I am so proud that we in Hall Green saved our community library although we know that our continued vigilance will be necessary with the challenging budget constraints we will be facing over the coming years.
Check out the video below of The Missing Page. It may be over 50 years old but it is still a great 30 minutes and when we talk about classic English humour then this portrays that so brilliantly.
Whether you are in Hall Green , East Cheam or wherever… raise a small toast to this long lost but not forgotten son of Hall Green.
Happy 90th Tony from all your fans!
I stayed in a violent marriage for 16 years and if you pay any credence to Messent’s argument that makes me one of Britain’s holy cows.
I met my first husband when I was just 18. By the time I was 23 we had become a family of four. The violence started just after the birth of our first child and I was beaten on an almost daily basis for the following fourteen years.
Messent’s article suggests that women who stay in abusive relationships are somehow to blame for their abuse. She victim blames by suggesting that ‘women allow themselves to be used as punch bags’ and fails to identify the very real fact that many women feel that they have no real choices.
Messent ends by asking “Why, then, is it also the offence so many women baulk at taking to court, their silence perpetuating the evils used to control them?”. This statement in itself provides the answer to her argument but she fails to recognise it and her article does nothing more than assist in perpetuating the common myths associated to domestic violence.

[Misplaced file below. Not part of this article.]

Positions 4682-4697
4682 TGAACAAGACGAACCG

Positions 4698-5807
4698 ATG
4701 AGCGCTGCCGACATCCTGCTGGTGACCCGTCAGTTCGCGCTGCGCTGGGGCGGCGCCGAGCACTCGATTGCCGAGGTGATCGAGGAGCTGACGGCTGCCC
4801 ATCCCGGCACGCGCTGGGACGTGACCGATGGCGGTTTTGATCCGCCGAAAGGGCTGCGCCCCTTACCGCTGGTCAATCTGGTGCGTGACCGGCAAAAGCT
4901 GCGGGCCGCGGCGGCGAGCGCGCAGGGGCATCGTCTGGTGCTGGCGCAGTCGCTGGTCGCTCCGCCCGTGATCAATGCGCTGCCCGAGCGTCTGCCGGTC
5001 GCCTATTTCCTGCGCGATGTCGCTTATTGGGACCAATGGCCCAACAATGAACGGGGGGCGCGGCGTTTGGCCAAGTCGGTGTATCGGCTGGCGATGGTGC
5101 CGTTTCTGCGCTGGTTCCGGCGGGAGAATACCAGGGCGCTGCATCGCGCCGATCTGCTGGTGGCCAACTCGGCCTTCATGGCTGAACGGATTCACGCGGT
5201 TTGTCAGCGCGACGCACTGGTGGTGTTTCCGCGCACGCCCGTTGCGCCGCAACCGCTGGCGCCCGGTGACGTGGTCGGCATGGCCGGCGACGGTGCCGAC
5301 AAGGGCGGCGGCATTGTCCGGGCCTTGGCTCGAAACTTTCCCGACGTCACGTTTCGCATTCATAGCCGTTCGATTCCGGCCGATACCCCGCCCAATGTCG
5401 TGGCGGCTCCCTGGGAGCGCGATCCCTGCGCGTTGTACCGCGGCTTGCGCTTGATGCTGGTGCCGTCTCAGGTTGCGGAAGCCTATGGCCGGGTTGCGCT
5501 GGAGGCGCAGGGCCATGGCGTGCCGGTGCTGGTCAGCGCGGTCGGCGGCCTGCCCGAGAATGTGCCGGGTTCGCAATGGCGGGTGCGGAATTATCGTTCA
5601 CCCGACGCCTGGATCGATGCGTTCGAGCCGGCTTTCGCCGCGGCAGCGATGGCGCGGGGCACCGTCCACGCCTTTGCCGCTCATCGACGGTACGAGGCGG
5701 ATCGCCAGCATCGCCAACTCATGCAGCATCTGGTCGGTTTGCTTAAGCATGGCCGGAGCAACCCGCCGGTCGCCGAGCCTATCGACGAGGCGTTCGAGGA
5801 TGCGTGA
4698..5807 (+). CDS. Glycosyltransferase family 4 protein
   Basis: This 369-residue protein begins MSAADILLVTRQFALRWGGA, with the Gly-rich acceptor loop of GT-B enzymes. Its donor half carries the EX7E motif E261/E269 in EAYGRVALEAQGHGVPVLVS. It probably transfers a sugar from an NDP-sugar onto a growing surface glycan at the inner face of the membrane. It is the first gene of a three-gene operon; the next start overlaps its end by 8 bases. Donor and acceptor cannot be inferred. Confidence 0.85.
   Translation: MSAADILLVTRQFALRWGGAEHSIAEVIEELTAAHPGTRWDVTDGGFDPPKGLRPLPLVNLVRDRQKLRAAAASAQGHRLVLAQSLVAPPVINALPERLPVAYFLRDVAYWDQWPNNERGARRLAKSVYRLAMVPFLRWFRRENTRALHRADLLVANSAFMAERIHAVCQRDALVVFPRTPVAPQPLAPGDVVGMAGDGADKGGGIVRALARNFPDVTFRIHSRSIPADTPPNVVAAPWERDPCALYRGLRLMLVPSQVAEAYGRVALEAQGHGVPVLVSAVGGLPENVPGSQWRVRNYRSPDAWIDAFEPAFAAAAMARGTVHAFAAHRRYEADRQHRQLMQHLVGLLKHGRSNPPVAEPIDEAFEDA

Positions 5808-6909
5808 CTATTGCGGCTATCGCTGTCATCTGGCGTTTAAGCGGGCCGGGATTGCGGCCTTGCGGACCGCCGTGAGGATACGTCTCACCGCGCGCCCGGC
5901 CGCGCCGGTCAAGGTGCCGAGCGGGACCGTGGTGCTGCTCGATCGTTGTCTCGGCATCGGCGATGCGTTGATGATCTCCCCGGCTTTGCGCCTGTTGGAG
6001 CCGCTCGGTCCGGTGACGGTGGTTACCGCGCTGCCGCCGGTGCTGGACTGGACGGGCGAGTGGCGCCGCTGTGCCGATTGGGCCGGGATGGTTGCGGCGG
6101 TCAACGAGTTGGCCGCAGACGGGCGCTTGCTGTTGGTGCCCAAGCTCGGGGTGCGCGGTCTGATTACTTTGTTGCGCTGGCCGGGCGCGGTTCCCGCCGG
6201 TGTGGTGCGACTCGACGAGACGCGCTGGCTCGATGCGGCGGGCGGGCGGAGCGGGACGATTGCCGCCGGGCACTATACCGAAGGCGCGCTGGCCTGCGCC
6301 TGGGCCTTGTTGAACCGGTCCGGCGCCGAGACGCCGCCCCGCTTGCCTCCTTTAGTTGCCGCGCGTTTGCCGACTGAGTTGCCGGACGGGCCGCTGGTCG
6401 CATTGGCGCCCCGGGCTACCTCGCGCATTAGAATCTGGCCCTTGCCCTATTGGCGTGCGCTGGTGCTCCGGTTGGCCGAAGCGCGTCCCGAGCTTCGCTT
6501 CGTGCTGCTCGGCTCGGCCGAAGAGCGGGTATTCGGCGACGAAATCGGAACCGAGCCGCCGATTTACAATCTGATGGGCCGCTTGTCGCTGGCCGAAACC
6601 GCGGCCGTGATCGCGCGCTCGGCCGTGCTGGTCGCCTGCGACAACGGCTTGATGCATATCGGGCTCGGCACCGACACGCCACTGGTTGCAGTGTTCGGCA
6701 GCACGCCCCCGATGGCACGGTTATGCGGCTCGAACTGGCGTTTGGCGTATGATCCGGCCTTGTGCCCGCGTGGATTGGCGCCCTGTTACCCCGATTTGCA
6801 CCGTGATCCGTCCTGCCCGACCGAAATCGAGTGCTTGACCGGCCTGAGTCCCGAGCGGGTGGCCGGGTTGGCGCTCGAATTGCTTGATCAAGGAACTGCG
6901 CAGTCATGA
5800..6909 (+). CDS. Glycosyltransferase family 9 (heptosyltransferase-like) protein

The tons of research undertaken over the years shows that women in violent relationships are more often than not isolated from family and friends and usually left financially dependent on the abuser. We also know that even if women were able to leave, they are too scared to leave. This fact is totally ignored by Messent and the fact that more than 70 percent of violence happens after a woman has left. Messent’s statement that “The women who allow themselves to be used as punch bags are often their own worst enemies.” clearly shows this.
The reality of abuse and more importantly the reasons for staying in an abusive relationship are far more complex than Messent’s simplistic argument offers. But using this simplistic approach – women in abusive relationships have no power.
The effects of domestic violence touches every aspect of your life. If being beaten, bitten and kicked on a daily basis isn’t bad enough, then there is the sexual violence. Beaten, raped and made to feel worthless. You are isolated. You are humiliated. If someone tells you enough times that it is your fault…you start beginning to believe it. You become an unwilling accomplice in hiding it from others. Yes there are days when you want to be beaten – as this is better than waiting all day for the inevitable beating. There are days when you want to be beaten so that your kids don’t witness it when they come home from school. There are days when you want to be beaten so that you don’t get dragged out of work, humilated and then beaten.
It is far too easy to question the reason that women ‘choose to stay’ and to blame women when they don’t report the abuse to the police but when you are living in a violent relationship there are quite simply no easy solutions.